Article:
In 1738, the mechanical wizard Jacques Vaucanson demonstrated his masterpiece before the court of Louis XV, a copper duck that ate, drank, quacked, flapped its wings, splashed about, and, to the astonishment of all, digested its food and excreted the remains. It was a witty beginning for the age of machines. The king’s courtiers had a good laugh. Descriptions of Victorian inventions in early editions of Scientific American also suggest a sense of whimsy. Electric jewels. Cuckoo watches. A mustache food-and-drink guard that clips into the nostrils. The Victorians seemed to have liked whacky combinations. A hammock mounted on a tricycle that allows the cyclist occasional rest. A camera hat. A rocking chair connected to a cradle and butter churn that employs “hitherto wasted female power” to soothe the baby and make butter while keeping the hands free for “darning, sewing or other light work.” Sexist, maybe, but Victorian inventors at least understood that machines are our servants rather than the other way round.

Of course, it is the artists who teach us not to take our machines too seriously. The Dadaist artist Marcel Duchamp saw the humorous possibilities of a bicycle wheel mounted on a stool, or an ordinary urinal turned upside down and titled “Fountain”. His masterpiece, a glass construction called “The Bride Stripped Bare by Her Bachelors, Even,” although not quite a machine, is full of wires and painted mechanisms. Duchamp found it necessary to invent a new “amusing physics” to describe this last work, including terms like “oscillating density,” “uncontrollable weight,” and “emancipated metal,” terms that might have come easily to my father’s lips and certainly given him a laugh. The undisputed master of whimsical machines was the Swiss sculptor Jean Tinguely, who contrived spindly wire devices that thumbed their noses at Swiss order and efficiency. Tinguely sculptures are said to invariably produce laughter as they click, whir and clatter unpredictably. His most famous sculpture was called “Homage to New York,” a vast white contraption of wheels, motors, pulleys and wires that was designed to destroy itself in the garden of the Museum of Modern Art. The machine balked short of suicide, but caused an uproarious commotion before the fire department arrived to put it out of its misery. Tinguely was delighted with the unexpected outcome. “For me,” he said, “the machine is above all an instrument that permits me to be poetic. If you respect the machine, if you enter into a game with the machine, then perhaps you can make a truly joyous machine—by joyous I mean free. That’s a marvelous thing, don’t you think?”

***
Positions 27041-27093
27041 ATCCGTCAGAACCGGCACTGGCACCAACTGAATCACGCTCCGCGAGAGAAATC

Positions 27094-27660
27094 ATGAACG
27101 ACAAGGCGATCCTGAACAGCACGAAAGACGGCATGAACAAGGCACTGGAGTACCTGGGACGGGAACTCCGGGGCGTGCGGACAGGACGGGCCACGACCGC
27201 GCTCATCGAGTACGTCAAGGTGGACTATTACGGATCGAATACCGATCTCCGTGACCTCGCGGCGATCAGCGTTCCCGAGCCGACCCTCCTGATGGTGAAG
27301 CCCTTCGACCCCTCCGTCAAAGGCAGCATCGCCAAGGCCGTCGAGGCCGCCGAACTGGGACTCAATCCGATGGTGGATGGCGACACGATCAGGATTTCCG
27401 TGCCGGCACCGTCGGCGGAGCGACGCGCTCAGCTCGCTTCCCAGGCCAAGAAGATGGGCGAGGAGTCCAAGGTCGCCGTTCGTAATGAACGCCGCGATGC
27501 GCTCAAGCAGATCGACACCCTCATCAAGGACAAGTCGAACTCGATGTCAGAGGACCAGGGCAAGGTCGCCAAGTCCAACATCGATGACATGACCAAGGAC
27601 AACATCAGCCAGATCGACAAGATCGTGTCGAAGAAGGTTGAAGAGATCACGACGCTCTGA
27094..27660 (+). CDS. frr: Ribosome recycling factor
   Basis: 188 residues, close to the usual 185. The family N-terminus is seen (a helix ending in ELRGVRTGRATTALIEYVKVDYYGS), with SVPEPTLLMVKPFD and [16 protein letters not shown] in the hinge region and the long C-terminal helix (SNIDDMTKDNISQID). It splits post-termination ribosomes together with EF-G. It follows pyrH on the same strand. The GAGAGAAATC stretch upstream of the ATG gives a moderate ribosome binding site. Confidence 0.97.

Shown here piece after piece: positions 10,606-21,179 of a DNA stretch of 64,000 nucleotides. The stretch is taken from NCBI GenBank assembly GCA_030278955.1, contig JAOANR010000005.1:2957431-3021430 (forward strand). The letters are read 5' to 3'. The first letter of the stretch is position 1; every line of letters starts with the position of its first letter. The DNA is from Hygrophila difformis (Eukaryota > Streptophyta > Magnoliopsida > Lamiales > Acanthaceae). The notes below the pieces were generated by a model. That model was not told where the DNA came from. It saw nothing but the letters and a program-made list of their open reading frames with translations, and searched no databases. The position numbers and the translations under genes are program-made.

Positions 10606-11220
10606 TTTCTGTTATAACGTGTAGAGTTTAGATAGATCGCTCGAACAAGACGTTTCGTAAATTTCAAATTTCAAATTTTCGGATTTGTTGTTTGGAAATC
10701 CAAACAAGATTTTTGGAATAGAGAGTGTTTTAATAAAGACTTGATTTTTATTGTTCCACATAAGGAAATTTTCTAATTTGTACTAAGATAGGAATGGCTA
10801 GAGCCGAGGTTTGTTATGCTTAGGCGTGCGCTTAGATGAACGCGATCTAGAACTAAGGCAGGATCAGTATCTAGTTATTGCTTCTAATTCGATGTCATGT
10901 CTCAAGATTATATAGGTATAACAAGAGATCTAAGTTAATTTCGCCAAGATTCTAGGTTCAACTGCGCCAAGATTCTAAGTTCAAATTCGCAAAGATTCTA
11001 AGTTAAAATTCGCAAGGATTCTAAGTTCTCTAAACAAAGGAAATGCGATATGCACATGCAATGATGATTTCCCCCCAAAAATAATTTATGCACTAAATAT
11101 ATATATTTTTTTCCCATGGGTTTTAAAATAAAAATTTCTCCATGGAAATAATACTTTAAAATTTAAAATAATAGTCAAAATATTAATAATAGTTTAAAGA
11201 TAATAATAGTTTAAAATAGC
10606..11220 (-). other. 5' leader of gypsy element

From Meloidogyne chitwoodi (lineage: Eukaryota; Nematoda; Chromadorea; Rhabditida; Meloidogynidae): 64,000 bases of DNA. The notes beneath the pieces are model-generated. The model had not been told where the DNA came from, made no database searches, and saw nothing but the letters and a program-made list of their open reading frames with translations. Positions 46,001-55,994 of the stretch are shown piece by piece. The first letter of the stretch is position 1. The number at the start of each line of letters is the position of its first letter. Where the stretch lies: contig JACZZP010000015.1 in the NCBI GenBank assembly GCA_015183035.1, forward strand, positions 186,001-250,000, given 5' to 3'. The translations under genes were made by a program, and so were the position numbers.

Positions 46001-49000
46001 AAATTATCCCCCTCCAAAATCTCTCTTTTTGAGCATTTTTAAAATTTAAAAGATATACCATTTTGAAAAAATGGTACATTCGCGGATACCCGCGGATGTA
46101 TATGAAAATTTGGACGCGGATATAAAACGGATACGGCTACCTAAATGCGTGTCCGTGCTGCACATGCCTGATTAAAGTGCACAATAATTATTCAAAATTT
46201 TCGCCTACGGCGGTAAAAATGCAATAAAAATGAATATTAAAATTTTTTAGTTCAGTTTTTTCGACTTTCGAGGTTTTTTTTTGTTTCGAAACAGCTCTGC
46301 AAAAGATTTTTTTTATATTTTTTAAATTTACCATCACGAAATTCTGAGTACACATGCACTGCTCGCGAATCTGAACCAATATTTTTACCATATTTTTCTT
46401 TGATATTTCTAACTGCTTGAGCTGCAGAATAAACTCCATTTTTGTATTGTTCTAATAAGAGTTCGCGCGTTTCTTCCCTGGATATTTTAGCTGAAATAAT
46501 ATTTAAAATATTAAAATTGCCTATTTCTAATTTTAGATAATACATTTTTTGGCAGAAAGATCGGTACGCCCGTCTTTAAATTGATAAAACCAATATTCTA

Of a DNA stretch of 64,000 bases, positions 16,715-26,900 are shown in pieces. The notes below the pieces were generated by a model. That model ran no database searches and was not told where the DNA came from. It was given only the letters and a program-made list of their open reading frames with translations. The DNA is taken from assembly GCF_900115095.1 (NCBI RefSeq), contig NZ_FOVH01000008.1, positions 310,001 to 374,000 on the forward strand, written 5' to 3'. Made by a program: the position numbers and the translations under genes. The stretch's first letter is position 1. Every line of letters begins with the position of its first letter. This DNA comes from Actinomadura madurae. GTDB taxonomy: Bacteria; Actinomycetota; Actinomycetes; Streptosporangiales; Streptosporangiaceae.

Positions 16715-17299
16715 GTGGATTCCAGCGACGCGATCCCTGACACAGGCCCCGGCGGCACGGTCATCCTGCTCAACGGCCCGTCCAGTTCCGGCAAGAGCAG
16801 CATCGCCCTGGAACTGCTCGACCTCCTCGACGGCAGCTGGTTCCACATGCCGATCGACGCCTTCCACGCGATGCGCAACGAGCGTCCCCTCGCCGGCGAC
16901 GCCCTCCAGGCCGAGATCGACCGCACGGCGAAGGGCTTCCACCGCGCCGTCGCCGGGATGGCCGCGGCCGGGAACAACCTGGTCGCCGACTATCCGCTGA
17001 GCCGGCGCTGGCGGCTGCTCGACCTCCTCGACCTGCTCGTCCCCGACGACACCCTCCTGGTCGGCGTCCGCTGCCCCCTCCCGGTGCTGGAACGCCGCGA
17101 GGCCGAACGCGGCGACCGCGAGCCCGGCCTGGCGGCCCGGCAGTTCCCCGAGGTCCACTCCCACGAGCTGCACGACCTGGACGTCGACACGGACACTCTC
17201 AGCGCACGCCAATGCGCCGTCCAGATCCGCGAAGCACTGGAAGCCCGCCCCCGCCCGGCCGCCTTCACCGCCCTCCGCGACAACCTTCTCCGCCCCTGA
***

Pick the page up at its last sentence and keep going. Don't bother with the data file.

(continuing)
Yes, I do so think, and that is something I learned from my handyman father. Some years ago, when I first encountered Arthur Ganson’s work, I asked the artist what he was up to. He replied that he is not interested in making political statements. “My machines are investigations of thoughts, dreams, and ideas,” he said. “They are about invention, about play, about a childlike way of looking at the world. They are about not taking the world too seriously.” I suspect that deep down Ganson takes the world more seriously than do those of us who take ourselves too seriously. Like Jean Tinguely before him, he seems to believe that a spirit of play lies at the heart of creation. And it is that, the spirit of play, which distinguishes the handyman from the professional. When my father was in the basement with his mallet and chisel he was hard at play, and play is its own reward.

Some years ago, Ganson had an exhibit at the galley of the college where I worked until retirement. One of his creations especially touched me. It was called “The Accumulation of Time.” Ganson set the machine going when the exhibit opened. A furiously whirring motor is geared down so that it unreels from a sort of tower a blood-red thread, slowly, ever so slowly, imperceptibly slowly, to accumulate on a white pedestal below. Day by day the tangled red heap slowly grows. Will the spool last till the end of the exhibit? Will someone be watching when the last inch of thread falls into the pile? I thought of my father’s dream, of being a ball of twine bouncing down a spiral staircase, unwinding as he goes.